When the weather still seems like summer, youngsters often find it hard to get back into the habit of studying. Parents can play a key role in helping students develop good habits now.
It's tempting to keep putting things off until dark or until after the last ball game, but by then it may be bedtime for younger children. And while due dates for term papers and midterm exams seem a long way off, it's important for students to develop good study habits early in the school year.
Parental attitudes and behavior go a long way toward helping children understand the importance of education. Yelling at a child to finish homework while the television is going full blast sends conflicting signals.
Young children, especially, are great imitators and like to do whatever the grownups are doing. If possible, try to set aside a specific time each day for quiet time – a time when everyone in the family can be involved in studying, reading or other quiet activities.
Even when there is no homework assignment, students can use the time to review, read, write letters or so forth. Once quiet time becomes a habit, friends learn not to call then, and there are fewer distractions from other family activities.
Parents also can help students by providing a place conducive to studying.
The kitchen table is a popular spot in many families because it also provides a sense of family togetherness. However, others prefer desks or tables in their bedrooms. If the location is used for other activities, find a spot to keep school supplies. For example, rulers, pencils, erasers, protractors, a dictionary and other supplies can be kept on a kitchen shelf for use at the kitchen table after the supper plates are removed. That way you don't waste study time sharpening pencils and looking for supplies.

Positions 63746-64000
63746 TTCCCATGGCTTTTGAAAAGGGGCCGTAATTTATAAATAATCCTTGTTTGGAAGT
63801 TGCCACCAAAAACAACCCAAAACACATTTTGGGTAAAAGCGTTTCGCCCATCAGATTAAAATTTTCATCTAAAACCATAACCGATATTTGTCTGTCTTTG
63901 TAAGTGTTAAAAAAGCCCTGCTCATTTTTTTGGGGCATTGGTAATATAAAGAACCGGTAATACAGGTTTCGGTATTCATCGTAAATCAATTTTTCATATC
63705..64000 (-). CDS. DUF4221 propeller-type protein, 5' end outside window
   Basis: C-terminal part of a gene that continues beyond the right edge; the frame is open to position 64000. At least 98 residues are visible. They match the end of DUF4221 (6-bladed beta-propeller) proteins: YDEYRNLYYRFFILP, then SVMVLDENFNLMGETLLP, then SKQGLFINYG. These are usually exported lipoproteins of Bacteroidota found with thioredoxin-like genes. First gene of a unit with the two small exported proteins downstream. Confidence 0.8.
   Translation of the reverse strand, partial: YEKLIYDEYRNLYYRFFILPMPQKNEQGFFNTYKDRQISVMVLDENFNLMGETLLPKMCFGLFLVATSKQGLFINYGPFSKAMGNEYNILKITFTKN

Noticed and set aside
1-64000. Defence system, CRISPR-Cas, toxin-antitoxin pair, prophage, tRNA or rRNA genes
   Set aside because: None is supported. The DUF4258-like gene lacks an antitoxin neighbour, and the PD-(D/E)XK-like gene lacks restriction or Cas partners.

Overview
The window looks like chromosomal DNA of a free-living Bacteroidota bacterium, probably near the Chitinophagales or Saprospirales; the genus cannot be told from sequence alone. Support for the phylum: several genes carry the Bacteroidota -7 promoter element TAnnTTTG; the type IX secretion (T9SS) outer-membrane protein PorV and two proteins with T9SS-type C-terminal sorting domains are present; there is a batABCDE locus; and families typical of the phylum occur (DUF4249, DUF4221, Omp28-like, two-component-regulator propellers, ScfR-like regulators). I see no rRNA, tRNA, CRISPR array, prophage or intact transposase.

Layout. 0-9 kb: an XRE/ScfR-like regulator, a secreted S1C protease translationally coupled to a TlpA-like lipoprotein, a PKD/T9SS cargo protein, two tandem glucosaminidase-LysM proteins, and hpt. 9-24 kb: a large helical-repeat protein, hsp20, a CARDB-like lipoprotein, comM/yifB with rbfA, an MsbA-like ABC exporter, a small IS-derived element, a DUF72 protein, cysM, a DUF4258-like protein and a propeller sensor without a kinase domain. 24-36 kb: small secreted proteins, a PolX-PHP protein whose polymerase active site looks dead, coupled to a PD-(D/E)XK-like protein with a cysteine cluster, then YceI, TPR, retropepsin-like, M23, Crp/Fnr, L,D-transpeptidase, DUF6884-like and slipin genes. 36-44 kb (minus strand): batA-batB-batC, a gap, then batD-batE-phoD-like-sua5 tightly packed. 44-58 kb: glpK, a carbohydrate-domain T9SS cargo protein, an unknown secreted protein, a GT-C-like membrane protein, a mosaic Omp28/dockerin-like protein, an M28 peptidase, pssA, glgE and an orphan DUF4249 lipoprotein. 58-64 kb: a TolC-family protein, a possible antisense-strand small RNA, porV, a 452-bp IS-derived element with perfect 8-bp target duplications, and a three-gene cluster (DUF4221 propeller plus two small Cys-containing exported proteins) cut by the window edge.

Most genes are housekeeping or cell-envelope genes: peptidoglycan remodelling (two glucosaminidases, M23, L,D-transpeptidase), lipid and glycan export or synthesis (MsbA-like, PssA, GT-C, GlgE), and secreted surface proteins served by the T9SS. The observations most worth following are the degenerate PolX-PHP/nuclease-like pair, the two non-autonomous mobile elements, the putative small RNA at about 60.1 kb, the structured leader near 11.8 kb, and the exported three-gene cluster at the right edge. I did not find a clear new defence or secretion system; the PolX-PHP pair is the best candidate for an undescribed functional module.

Parents usually begin to look forward to the quiet time, because it is a chance to read the paper, pay bills or catch up on correspondence. It also may be a good time to read a story with a young child or share a good book with an older one.
Busy schedules and heavy demands on time make it difficult for families to set aside a quiet time for study, so each family should have a plan that works for its situation.
Helping children develop good study habits can be rewarding for the whole family.
For more information on family coping strategies, contact Kim Evans, Extension Agent.
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